Search the forums

Loading

Footers and bedrock

semipro's picture

First, sorry if this has been covered.  I searched the archives but did come up with a similar discussion.  However, if I've missed one, I'd appreciate a link to it.  


I'm building a T-type foundation for my 2 story garage.  The foundation will consist of a stepped, rebar reinforced, poured concrete footer with reinforced, filled block (CMUs) walls with a reinforced concrete slab above.  The site is sloping about 6 degrees and quite rocky which is one of the reasons the stepped footers makes sense.  


My question concerns how I build my footings around the large slabs of bedrock that I've encountered.  For the most part, is was able to excavate below my frost depth (24") in the trenches.  However, about 25% of the area of the trenches contain outcroppings that extend up into the trench by about 1.5' on average (to a depth shallower than the frost depth).  I need to build my footers around these outcroppings.   BTW; the soil and rock outcroppings on my site are structurally sound and suitable as foundation support.   I've consulted many references, including Taunton books, other books, the building codes, the local building inspector, engineering forums, and others.   I'm encountering a lot of conflicting information.  I want to appease the inspectors but I also want to build a bulletproof foundation.  The three options are basically these:


Option 1.  Per IBC, and my building inspector: isolate the rock from the footer using a thin sand layer (like 1/4")  or 6 mil. poly sheet and pour the footing over and around the rock.


Option 2.  Per some references, pin the rock to the footer using short sections of rebar, then pour around the rock.   This seems to conflict with Building Codes that preclude steel reinforcement within concrete lying within 2" of soil (where the term "soil" apparently includes rock).  Locally at least, engineers do not presribe pinning, maintaining that movement between foundation and rock should be allowed.   


Option 3.  A modified version of Option 1 but use a thicker layer of sand between rock and footer (more like 2").  The thought being that the sand will act as a "cushion" when differential settling occurs and more evenly distribute the force between ground and footer.    The concept of differential settling is that the added weight of the building sitting on the footers will compress the soil more than the bedrock causing a stress concentraion in the footer near the transition between rock and soil underneath.  


4. Others I haven't covered?


So, pin or don't pin?  If not, how much sand should be used to ioslate the rock and footer?  Or, do something else.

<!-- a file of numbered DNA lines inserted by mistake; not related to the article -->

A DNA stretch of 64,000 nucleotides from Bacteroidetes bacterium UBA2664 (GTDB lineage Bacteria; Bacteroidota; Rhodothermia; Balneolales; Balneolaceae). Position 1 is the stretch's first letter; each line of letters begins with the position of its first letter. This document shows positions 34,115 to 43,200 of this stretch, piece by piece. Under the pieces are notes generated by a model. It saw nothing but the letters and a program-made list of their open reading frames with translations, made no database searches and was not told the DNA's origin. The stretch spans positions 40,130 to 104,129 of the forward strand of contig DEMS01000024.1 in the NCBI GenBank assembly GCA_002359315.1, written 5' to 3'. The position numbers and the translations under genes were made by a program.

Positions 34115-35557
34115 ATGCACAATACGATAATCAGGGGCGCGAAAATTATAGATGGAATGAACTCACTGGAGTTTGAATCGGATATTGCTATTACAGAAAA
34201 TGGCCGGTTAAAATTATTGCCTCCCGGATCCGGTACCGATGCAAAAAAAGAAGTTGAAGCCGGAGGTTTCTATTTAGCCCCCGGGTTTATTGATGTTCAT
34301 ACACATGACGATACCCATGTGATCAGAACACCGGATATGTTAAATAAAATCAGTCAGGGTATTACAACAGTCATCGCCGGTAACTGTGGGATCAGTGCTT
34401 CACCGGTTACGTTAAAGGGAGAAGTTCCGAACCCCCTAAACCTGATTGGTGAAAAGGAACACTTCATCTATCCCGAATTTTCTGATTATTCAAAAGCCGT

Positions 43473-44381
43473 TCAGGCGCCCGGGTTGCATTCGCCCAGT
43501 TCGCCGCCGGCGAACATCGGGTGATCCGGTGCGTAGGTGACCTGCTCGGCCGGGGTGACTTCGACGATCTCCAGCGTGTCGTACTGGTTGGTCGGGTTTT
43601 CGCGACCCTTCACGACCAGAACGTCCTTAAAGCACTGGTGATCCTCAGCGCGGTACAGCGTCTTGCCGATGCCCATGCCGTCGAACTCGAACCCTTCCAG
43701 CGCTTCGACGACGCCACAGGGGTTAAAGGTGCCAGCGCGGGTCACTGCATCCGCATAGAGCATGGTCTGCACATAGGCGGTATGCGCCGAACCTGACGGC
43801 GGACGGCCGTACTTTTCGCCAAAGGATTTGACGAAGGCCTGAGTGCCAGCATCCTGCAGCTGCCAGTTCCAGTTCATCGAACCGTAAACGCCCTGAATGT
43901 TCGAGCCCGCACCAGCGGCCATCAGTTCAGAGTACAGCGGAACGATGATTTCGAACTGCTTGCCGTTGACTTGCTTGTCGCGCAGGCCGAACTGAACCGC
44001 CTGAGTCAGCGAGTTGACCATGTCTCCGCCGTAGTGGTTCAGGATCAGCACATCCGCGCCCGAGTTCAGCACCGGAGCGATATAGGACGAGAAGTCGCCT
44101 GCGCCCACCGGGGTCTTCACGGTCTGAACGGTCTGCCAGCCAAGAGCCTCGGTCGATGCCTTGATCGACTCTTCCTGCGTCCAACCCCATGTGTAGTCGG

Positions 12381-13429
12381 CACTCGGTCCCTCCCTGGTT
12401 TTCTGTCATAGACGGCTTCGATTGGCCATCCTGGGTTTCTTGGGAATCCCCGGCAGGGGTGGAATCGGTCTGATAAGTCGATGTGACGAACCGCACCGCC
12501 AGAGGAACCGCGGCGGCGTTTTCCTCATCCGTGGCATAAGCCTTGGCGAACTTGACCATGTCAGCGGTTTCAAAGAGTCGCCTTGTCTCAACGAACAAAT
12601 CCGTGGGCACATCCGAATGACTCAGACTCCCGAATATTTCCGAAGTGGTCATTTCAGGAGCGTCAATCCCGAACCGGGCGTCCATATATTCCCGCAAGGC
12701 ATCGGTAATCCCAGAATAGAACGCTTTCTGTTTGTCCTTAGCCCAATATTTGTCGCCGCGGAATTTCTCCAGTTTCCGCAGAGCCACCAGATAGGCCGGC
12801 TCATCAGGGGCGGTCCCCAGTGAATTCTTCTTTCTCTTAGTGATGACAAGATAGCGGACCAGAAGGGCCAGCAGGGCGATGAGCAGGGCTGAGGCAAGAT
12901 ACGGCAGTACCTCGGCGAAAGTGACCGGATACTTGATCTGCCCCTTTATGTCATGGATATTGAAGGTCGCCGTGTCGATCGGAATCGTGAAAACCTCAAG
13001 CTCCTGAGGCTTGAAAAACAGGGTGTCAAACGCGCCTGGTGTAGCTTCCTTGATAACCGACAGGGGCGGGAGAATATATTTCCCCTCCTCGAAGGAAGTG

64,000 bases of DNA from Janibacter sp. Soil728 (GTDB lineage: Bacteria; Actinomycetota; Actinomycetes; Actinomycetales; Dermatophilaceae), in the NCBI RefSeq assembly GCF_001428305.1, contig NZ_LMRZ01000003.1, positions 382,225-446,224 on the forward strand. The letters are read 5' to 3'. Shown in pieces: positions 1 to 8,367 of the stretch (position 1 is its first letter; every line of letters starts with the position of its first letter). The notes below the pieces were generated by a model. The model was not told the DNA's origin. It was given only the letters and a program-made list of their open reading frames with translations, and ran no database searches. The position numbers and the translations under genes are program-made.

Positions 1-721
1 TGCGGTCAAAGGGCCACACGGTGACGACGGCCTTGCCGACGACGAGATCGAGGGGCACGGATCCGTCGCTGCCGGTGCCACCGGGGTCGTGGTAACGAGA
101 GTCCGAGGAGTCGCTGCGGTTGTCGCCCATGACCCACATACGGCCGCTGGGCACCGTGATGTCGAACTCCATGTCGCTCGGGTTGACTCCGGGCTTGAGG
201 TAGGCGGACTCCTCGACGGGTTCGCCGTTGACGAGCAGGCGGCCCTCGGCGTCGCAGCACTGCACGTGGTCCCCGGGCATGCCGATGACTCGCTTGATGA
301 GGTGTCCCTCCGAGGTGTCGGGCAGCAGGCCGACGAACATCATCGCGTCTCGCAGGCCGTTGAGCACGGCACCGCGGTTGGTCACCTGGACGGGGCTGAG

Please don't tell me to consult an engineer or geologist.    I value the knowledge that registered professionals have to offer but like to temper that with insights from experienced professionals (yeah, you guys) about real-world observations.   Unfortunately, the problems are usually buried and many foundations are over-built enough to compensate for design flaws. 


Thanks in advance for any constructive discussion and advice that this prompts.


Cheers, Semipro

(post #102008, reply #1 of 36)

Too bad you exclude an engineer 'cause that's who can give you the best answers.   (Yes, I am an engineer.................and a GC.)


Footings are sized based on the load carrying ability of the soil (e.g. you need a wider footing on sand than you do on rock).  Foundation depth is based on frost lines so you don't have heaving forces trying to break the footing and foundation walls.


Is there any chance that you're over thinking this problem?  It may be less expensive in the long run to just jackhammer (or even blast) thru the rock then form and pour one type of foundation rather than changing the design as you work your way around the perimeter.

(post #102008, reply #2 of 36)

just pin the rock into the foundation, thee term soil in relations to rock is wrong.

(post #102008, reply #3 of 36)

Option #2

 


 


Life is not a journey to the grave with the intention of arriving safely in a pretty and well preserved body, but rather to skid in broadside, thoroughly used up, totally worn out, and loudly proclaiming


WOW!!! What a Ride!


Forget the primal scream, just ROAR!!!

"Some days it's just not worth chewing through the restraints"

(post #102008, reply #4 of 36)

correct me if I missunderstand the situation.

It sounds like you have several knife edges or miinimountains of ledge upstrusting into and bey0ond your footing space.

If that is the case, I would use the jackhammer to remove those promontories so I could make the footer as consistant as possible'

We have a lot of ledge here and the worst condition is where a footer transitions from the ledge to soil. That soil must be compacted to nearly the same load bearing capacity as the ledge or risk trouble in the furture as settling induces stress across that spot.

So yours would have numberous changes - too much chance for trouble.

 

 


Welcome to the
Taunton University of
Knowledge FHB Campus at Breaktime.
 where ...
Excellence is its own reward!

 

 

Oh Well,

We did the best we could...

(post #102008, reply #5 of 36)